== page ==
Another common side effect of some chemotherapy drugs is alopecia, hair loss. According to the literature, it takes 2-6 weeks to occur. Of course, with Adriamycin, my favorite medication, complete alopecia is to be expected. Less than 2 weeks after my first treatment, I noticed my head itching terribly. I scratched and my fingers were full of strands of hair. I thought ,"well, maybe I’ll just experience some thinning." The next morning, I knew it was more than thinning. As I first brushed my hair, so much came out that I filled the toilet with hair. I went into the shower and had to keep moving the hair with my feet to keep it from clogging the drain. Then, as I began to blow dry my hair, I had to stop 3 different times just to empty the hairbrush. There was hair all over the bathroom sink, rug and floor. I knew I couldn’t take this for the days to come. I had plans to have lunch with a friend and to go to Sloughouse to buy fresh corn. I wanted hair long enough for that. We had a good time, but Sloughouse had no corn because of El Nino. When I got home, I called my friend to please cut my hair or shave my head. She said to come on over . We decided to just cut my hair very short. What a shock! But it beat being bald too quickly. Then less than a week later, I became all but bald. This had a big effect on Troy, who was quite concerned that his mother, while needing the appropriate treatment, did not want me to "look like a dike." Betsy was in Croatia and would not be home until after the bulk of hair loss occurred. When she came home, it took a short while and then she was fine with my new look. She wanted to know if my head hurt, wanted to know if it was okay to touch my head, etc. That wanting "to touch it" seems to be a common reaction. While hair loss is the least of my worries in most ways, it probably has produced the most revealing emotional side effect. No one knew, unless I told them, about my not having breasts, but no hair makes you an open target for questions that I may or may not be prepared to answer. There are good days most of the time, but occasionally, there are deep days. Those days, no matter who you run into, the tears come and it is unsettling for both you and the one you are standing face to face with at the time. They are at a loss for what to say while you scramble for a tissue and apologize for making them feel badly. You search for words to come quickly because, no one has much time and you both feel so uncomfortable. You want them to know that you are really doing quite well but the fact remains, you would have not chosen this for your life. You are still grieving at the changes you have had to accept and at the same time you are learning to adjust to all the changes and are so grateful for all that is so good and so wonderful about your life, in 45-95 seconds, as you pass in the hall, leave a meeting, walk into work, meet at the grocery store, see each other at church. Terry and I have spent a significant amount of time together during all of this and this has had to have affected him as well. He has been so supportive and understanding that it is difficult to put into words. He makes me proud and he honors me, if that makes sense. You wonder about other hair--the hair on my legs isn’t growing either, or my arm pits. Some tell me, that while the hair on your head comes back with a gusto these areas do not! No more razors. Yea!!! My nose hair has all but disappeared as well. When you blow your nose, your nostrils stick together momentarily. And yes, the pubic hair and hair around your rectum becomes very thin as well. I won’t go into the details of that issue, just use your imagination. I am having fun wearing different hats and bonnets. I do not want a wig, too hot and just not me. I don’t care to have things on my head anyway, never did. Just wearing these hats and bonnets bugs me. But I don't want to be a shining light wherever I go either! And sometimes, people don’t know then, about chemo, and cancer related to me. I can hide. I am getting braver and cry less and less each passing week. I am going out bald more often than not. After my last chemo, Christie, my dear friend who has had to endure my changing mood, shaved my head completely. I want my hair to grow back evenly. She did a great job, only missed 2 single hairs. And I don’t look like Alfalfa--it’s too short! Boy am I ever saving money on shampoo and time in the morning blowing and brushing my hair!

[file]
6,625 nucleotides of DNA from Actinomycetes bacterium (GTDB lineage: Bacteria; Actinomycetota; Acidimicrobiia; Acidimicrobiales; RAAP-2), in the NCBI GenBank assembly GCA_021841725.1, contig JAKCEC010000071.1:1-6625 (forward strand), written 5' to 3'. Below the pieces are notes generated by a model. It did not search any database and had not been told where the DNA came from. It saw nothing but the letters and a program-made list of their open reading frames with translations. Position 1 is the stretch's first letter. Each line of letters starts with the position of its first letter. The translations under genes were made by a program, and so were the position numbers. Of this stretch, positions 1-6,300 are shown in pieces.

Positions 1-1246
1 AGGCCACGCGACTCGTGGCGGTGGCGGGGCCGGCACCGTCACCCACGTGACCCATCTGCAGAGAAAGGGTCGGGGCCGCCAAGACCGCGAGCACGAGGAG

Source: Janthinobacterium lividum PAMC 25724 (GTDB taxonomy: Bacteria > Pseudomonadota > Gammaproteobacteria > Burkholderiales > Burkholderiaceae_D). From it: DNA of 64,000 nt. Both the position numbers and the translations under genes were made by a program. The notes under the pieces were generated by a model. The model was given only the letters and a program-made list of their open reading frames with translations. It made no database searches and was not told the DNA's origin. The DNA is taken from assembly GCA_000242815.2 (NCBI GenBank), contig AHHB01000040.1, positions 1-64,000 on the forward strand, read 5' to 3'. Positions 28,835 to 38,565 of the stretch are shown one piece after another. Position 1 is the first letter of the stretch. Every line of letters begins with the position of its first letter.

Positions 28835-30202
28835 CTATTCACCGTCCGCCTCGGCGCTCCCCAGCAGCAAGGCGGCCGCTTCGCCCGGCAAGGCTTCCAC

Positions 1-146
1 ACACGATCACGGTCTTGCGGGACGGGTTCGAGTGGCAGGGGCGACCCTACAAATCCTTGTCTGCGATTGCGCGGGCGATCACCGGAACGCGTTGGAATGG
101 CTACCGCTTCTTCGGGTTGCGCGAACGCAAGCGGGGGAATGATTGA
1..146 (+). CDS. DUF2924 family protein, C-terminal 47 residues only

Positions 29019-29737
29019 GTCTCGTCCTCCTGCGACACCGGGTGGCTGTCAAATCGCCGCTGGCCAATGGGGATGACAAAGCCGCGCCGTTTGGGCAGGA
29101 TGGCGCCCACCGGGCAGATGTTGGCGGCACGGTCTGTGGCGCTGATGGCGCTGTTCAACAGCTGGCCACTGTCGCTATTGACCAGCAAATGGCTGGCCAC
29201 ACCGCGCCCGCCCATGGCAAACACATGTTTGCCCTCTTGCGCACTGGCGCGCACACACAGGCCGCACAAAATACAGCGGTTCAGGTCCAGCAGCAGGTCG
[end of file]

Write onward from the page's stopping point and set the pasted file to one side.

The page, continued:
The very good thing about the hair loss, is that hair is composed of fast growing cells and they are being killed. So, I know that if I have any residual cancer cells, which are also fast growing, the Adriamycin and Cytoxin are working to stop and kiss them good riddance. In spite of that, the loss of my hair seems to have the greater impact on me. I hate having anything on my head. Hats make it hotter, in the summer 100 degree heat, I’m whining. I have discovered that I am more vain than I had thought. I am closer to tears more often than when I initially heard about my diagnosis. I believe, and please understand that this is a journey of self discovery that I am on right now, no end result just yet, the reason it is so hard to be bald is a matter of privacy. When I had been told I had breast cancer, no one could tell by looking at me that anything was wrong. Part of me wanted to scream it to the world, stop doing what you are doing! I have just been given devastating news and please show some respect by screaming with me! Women are still dying at an amazing rate from breast cancer. Their bodies are being mutilated (surgery) and we are going about life. But I also loved it that people stopped me in the hall to tell me the latest joke about the parrot in the freezer--life is to be enjoyed and lived. Life is not to be stopped and watched as it passes you by. Sometimes we need to have little tantrums, like screaming at the world. After my second surgery, no one knew that both of my breasts had been removed, unless you were one of the ones I happened to show them to. I was amazed that it just didn’t look "that bad." People would still tell me jokes about the guy out on the golf course, etc. Now that I am virtually bald, the look I get is not of recognition and a smile, "oh, by the way," it’s of shock, "Becky, is that really you?" of deep penetrating "what’s going on with you?" Life and death is in the hands of our Lord. I never want to make light of life and death. But I sure do like seeing the funny moments in living. This is just so serious! And the conversation evolves too much about me and my mortality. I like attention like the next person, but this is not the stage I really want to be on. I’m more uncomfortable with focus on myself than I ever thought possible. This focus isn’t about the dinner I cooked for you, or the gift I bought you or the decision I made at work regarding a patient care issue. This leads peoples’ thoughts to examining me in all different aspects of my life. I don’t mean judging. I can’t see their thoughts except to know that it’s deep and quieting. It’s difficult to direct the conversation back to the joke about the blond on the railroad tracks. People have questions and I want to answer them and help them deal with this too. I want them to know that I am going to be more than fine, no matter what happens to me. I am going to live eternally. I’m sure someone can make up a joke about that! I can no longer choose what and when I want to talk about what has happened to me in the last couple of months. I have always been so open, direct and honest. I don’t want that to change now. It just catches up with me. I’ll talk to 20 people and tell them each my story and all that has happened and then, the 21st person gets a bag full of emotions. I break down and cry and feel just emotionally spent. It is the strangest thing. It has nothing to do with who the person is or what they have said or where we are. It has to do with the cycle of strength, or lack of it or the rollercoaster that I am on.